• State-of-the-art electronic gas control provides more precise temperature control; LED control light displays operation status information
  • Hot-surface igniter is more robust and reliable than standing pilot, and reduces energy consumption
  • 2-inch, thick, environmentally-friendly foam insulation reduces the amount of heat loss and contributes to overall energy efficiency

These types of water heaters use a fan to blow the excess gas through the venting pipes to the outside. Due to a fan being used, the gas is not as hot as that used in atmospheric vented tanks and lighter, plastic pipes can be installed.

A power vent heater is more energy-efficient as all the fuel is used to heat the water. As a fan is used, this means that the pressure used to push the dangerous gas out of your home is more consistent, lowering the risk of something going wrong and causing an explosion, or affecting your health.

Another excellent option is the Bradford White Power Direct Vent Energy Saver Water Heater RG2PDV50S6N, shown below:

Bradford White 50 Gallon – 40,000 BTU Defender Safety System PDX1 Power Direct Vent Energy Saver Residential Water Heater (Nat Gas)
  • Intended Household: 3-4 Person, Fuel Type: Natural Gas, Capacity (Gallons): 50, BTU Input: 40000, 1st Hour Delivery (Gallons): 88
  • Venting: Power Vent, Height (Inches): 60.875″, Diameter (Inches): 24″, Depth (Inches): 32-1/2″, Weight (lbs): 186 lbs
  • Energy Factor: 0.62, Energy Star Rated: No, Warranty: 6-Year Limited Tank/ 6-Year Limited on Component Parts, Application: Plumbing, Water Connection: 3/4″
  • Gas Connection: 1/2″, Vent Size: 2″, Recovery Efficiency: 80%

This type of venting is however more expensive and more difficult to install. It is also necessary to have electrical power for the fan, and if the electricity is disrupted, you will also not be able to heat water. Power venting hot water systems are also noisier due to the sound of the fan running.

Choosing whether to use a direct vent water heater system or powered venting often comes down to the layout of the house and where there is space for the venting.

Advantages of Purchasing a Power Vent Water Heater

A power vent heater is a great alternative to traditional atmospheric vent heaters. Some of the main reasons you may consider switching to power venting include:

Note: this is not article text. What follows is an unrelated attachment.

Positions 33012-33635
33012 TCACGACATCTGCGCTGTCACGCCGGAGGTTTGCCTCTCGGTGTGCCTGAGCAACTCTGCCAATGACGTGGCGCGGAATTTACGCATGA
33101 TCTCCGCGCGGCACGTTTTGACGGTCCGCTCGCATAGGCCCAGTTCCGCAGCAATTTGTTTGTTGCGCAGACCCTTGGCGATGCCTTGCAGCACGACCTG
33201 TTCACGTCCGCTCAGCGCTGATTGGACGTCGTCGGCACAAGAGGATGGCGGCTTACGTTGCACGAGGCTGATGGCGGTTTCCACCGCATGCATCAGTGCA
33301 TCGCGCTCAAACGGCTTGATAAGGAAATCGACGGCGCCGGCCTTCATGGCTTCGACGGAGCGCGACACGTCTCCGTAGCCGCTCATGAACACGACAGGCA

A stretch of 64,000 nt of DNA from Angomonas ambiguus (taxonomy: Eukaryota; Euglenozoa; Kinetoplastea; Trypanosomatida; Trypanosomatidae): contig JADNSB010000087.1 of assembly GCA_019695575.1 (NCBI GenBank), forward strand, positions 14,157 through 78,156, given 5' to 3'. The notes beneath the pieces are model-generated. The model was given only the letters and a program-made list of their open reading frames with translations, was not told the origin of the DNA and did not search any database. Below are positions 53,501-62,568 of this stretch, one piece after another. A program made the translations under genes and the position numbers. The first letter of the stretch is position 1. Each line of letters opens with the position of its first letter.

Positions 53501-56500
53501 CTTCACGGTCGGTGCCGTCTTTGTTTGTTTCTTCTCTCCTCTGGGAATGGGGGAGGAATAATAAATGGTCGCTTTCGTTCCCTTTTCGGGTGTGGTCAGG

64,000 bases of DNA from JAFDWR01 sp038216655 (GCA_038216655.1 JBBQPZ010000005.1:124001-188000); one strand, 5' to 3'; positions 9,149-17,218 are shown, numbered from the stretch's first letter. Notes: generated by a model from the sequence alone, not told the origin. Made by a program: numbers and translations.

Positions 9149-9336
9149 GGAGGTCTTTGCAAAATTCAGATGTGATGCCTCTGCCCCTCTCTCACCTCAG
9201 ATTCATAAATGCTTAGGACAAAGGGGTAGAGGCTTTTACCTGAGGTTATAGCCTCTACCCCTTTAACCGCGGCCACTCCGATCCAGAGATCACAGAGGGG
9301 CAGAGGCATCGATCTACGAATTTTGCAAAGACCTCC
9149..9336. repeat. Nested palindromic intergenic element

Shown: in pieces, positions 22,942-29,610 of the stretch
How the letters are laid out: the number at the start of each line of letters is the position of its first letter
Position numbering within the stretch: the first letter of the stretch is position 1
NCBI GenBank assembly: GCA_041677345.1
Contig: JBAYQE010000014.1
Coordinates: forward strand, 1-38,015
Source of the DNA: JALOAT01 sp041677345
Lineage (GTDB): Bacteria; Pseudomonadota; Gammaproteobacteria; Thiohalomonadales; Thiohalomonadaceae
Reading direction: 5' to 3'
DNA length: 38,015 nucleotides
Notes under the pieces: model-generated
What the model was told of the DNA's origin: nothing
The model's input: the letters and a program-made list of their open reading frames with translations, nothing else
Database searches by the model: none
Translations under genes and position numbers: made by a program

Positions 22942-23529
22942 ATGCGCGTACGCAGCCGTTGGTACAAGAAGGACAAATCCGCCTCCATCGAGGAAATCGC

Backdrafts could occur if excess gas from the water heater leaks into a room instead of being pushed out through the venting pipes. This gas contains carbon monoxide, which is flammable. A power vent water heater eliminates the possibility of a backdraft.

They also have indicator lights that show if there is a problem, and safety features that will stop the combustion process if critical components fail. This prevents many accidents from happening.

Need a liquid propane water heater? Take a look at this 40-Gallon Power Vent Liquid Propane Gas Water Heater 36,000 BTU, Rheem PROG40-36P RH67 PV, shown below:

Rheem PROG40-36P RH67 PV Professional Classic Residential 36K BTU Power Vent Liquid Propane Gas Water Heater, 40-Gallon
  • Up to 4 feet above the water heater and 4 feet from an outside wall
  • Exclusive air/fuel shut-off device. Maintenance free – no filter to clean
  • Meets 40 ng/J Knox requirements
  • Rheum exclusive R-Tech (registered) anode rod provides long-lasting tank protection
  • This new Model number replaces the old Model number 43VP40PE2


Power vent water heaters are more efficient than atmospheric vent ones. They use less fuel, resulting in a cost saving in the long run. They also heat water faster and are cheaper than direct and atmospheric vented water heaters.


As power vents don’t need a vertical vent that runs to the ceiling and chimney, their location is more flexible. They can be located virtually anywhere, depending on where they are easiest to use. Most models have a relatively long vent to allow for this.

Choosing a Power Vent Water Heater

There are a number of factors that should be looked at when selecting a water heater:


Traditional atmospheric vent water heaters cost a fair amount, as do direct vent power water heaters. If you want to switch to power vents, look at the overall costs, as this will also require extra installation charges.

Electricity Usage